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Kerry makes seventh trip to Minnesota - this time to Metrodome
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An estimated 30,000 people showed up for the rally with John Kerry outside of the Metrodome. (MPR Photo/Tom Scheck)
Democratic presidential nominee John Kerry held a rally in Minneapolis Thursday night in front of an estimated crowd of 30,000 people. Kerry used the event to motivate his supporters to make sure that a Democratic presidential candidate wins Minnesota for the eighth straight time. Recent polling shows Kerry with a narrow lead in Minnesota, but Republicans say the state is changing and Kerry's stance on the war on terrorism is unpopular with voters.

Minneapolis, Minn. — Minnesota voters are getting plenty of attention this week from the Kerry and Bush campaigns. President Bush was in Rochester on Wednesday. John Kerry's running mate, John Edwards, was on the Iron Range on Tuesday.

Last night, John Kerry spoke to thousands of cheering supporters outside of the Metrodome. It didn't take Kerry long to warm up the crowd on this brisk night. Kerry offered a litany of problems he blames on the president, including a sputtering economy, rising health care costs and for the problems in Iraq.

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Image A final word

"This president has a record he can't run on, he has a record he can run away from and that's exactly what he's doing," Kerry said.

The event was by far the largest of any of Kerry's seven visits to Minnesota this year. And the partisan crowd seemed to eat up every attack on President Bush.

Kerry says Bush failed to take the necessary action to capture Osama Bin Laden in Afghanistan. He says the president should have relied on a greater number of U.S. troops in Afghanistan instead of Afghan warlords.

"Not using the most trained military in the world, that was hungry and itching to avenge us for what happened in New York and Washington and Pennsylvania. That was a a colossal failure of leadership and judgment by a president of the United States," he said.

Kerry says worker take-home pay has decreased during the Bush presidency. He also says Bush fought a proposed extension in unemployment benefits and is the first president in modern times to change the nation's overtime rules. Kerry says, if elected, he would remember the concerns of middle class and low income workers. At the end of his speech, Kerry told the crowd that their homework was to door-knock, man telephone banks and convince neighbors to vote for Kerry.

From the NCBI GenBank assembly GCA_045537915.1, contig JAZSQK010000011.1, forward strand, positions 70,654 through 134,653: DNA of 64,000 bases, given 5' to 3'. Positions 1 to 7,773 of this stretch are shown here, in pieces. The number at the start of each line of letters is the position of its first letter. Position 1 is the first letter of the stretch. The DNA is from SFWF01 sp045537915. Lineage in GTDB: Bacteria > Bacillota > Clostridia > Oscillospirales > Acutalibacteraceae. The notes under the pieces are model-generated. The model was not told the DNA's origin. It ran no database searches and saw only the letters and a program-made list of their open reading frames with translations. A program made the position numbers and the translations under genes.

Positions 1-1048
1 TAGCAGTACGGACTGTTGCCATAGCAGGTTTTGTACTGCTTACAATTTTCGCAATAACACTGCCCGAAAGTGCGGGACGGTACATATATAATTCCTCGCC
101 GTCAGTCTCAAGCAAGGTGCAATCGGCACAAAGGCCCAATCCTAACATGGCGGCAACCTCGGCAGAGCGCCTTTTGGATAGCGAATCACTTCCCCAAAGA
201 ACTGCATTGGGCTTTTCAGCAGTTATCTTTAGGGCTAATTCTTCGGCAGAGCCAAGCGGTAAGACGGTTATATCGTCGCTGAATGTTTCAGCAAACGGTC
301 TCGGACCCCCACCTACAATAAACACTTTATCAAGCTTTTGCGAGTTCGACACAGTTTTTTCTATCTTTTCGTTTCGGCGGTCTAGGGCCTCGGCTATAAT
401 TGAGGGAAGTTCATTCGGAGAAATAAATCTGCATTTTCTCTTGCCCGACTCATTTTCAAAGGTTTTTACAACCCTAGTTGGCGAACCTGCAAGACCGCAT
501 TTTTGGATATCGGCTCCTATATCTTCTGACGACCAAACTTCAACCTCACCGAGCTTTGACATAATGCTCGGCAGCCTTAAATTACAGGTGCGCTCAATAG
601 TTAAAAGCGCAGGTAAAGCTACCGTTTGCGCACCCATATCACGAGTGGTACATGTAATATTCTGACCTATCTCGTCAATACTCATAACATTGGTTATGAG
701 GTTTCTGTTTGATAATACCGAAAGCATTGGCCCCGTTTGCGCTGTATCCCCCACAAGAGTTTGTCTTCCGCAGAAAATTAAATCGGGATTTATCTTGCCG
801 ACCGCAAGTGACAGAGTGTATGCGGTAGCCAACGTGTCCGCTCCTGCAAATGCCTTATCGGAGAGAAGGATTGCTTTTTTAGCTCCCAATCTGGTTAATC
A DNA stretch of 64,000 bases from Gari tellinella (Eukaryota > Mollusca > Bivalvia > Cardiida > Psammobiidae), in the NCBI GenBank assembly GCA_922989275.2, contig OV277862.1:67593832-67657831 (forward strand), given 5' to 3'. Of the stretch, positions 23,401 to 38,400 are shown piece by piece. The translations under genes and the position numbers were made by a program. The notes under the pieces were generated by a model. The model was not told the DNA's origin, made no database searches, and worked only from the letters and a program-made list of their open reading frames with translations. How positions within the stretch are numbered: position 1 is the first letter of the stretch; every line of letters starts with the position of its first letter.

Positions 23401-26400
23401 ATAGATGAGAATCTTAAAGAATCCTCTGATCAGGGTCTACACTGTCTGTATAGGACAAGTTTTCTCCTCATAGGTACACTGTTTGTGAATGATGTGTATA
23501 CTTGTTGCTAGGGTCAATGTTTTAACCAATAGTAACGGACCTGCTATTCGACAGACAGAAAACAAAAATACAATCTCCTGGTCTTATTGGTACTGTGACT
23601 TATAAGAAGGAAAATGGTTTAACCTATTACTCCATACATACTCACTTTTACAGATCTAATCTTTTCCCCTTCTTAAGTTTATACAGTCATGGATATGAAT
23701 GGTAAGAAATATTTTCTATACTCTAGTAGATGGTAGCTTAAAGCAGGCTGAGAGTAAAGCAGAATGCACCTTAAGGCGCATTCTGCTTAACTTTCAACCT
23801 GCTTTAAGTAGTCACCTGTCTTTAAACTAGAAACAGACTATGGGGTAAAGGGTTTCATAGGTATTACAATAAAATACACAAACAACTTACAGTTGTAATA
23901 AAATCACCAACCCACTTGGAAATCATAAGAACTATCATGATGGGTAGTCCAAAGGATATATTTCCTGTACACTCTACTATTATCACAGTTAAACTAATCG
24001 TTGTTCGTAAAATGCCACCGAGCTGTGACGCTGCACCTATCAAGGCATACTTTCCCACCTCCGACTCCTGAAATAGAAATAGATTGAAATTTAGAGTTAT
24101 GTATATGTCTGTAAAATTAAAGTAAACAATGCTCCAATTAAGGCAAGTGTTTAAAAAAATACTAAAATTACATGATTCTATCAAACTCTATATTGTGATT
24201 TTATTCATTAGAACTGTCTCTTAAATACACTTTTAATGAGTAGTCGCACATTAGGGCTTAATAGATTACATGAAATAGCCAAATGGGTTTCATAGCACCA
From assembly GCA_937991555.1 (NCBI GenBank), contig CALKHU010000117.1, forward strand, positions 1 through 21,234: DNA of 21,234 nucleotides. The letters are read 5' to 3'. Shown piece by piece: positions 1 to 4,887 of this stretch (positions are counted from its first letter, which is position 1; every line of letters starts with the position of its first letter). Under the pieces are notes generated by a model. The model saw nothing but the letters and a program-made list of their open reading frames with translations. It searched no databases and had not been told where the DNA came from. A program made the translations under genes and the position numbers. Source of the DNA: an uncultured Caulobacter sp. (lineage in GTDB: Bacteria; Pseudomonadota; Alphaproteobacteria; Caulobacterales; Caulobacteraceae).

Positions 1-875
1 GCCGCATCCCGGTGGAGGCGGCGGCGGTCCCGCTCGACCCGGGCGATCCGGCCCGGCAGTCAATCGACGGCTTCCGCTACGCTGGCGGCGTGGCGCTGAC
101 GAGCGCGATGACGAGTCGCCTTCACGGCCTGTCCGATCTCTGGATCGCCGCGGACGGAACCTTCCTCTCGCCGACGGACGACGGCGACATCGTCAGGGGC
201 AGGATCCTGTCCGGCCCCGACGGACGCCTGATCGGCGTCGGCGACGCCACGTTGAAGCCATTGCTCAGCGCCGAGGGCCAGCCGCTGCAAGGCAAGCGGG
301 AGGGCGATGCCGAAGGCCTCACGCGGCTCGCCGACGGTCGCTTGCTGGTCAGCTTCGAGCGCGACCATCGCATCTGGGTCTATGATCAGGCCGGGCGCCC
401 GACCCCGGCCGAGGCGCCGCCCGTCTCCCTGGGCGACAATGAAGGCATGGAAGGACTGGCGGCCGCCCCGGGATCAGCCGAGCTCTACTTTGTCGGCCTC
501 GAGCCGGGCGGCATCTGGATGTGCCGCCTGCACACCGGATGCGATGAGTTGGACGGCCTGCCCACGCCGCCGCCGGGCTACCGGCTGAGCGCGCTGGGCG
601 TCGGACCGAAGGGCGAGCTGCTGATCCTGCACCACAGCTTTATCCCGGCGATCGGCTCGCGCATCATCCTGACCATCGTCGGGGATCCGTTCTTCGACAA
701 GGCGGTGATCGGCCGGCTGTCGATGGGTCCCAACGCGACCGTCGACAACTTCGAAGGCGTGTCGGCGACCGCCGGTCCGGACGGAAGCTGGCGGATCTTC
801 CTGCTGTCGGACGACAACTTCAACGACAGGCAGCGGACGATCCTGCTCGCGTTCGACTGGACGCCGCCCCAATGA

"Tell them that the deficit and what happens to our children is on the ballot on November 2nd. Tell them that Social Security and whether we save it and make it strong for the next generation is on the ballot. Tell them that our character as a country and our ability to take care of our children and have a decent education and lift our schools up is on the ballot," Kerry said.

Both the Kerry and Bush campaigns are rallying their loyal supporters to do as much as possible on their behalf. Both candidates traveled to their core party bases this week. Bush was in Rochester, a heavily Republican area while Kerry spoke in Hennepin County, where more Democrats voted in 2000 than any other county in the state.

After Kerry's speech, several supporters say Kerry's speech was encouraging. Roberta Zeug, a nutrition scientist at the University of Minnesota, was happy to hear Kerry say that the U.S. can't drill itself out of its energy problems and should focus on renewable energy.

"I also really liked what he said about our dependence on foreign oil. That he was thinking, that he actually said it for the first time, that maybe we need to look to science instead of our dependence on foreign oil," Zeug said.

Dennis Anderson of Oakdale says he likes Kerry's approach regarding foreign policy. Anderson, who was wearing a medal from Vietnam and a USS Kittyhawk hat, says Kerry would be better skilled at foreign diplomacy.

"We have a lot of friends in the world and George Bush has done a lot to alienate those people. We live on this planet together. We can't use our arrogance because we have military and economic might in this country," he said.

Kerry's critics maintain it would send the wrong message to elect Kerry during the war in Iraq. Republican Congressman John Kline held a news conference with some military family members several hours before Kerry arrived in Minneapolis. Kline, who is a retired Marine colonel, says voters should look at Kerry's voting record to see how he would handle the military as president.

"His record in the United State Senate of voting defense budgets, of voting against weapons systems that we need, of voting against the intelligence community that we're now so dependent on give an indication of what that might be an frankly that's just not a risk that we in the United States and we in Minnesota can take," Kline said.

The parade of presidential ticket visits continues on Friday when Vice President Dick Cheney stops in Rosemount.

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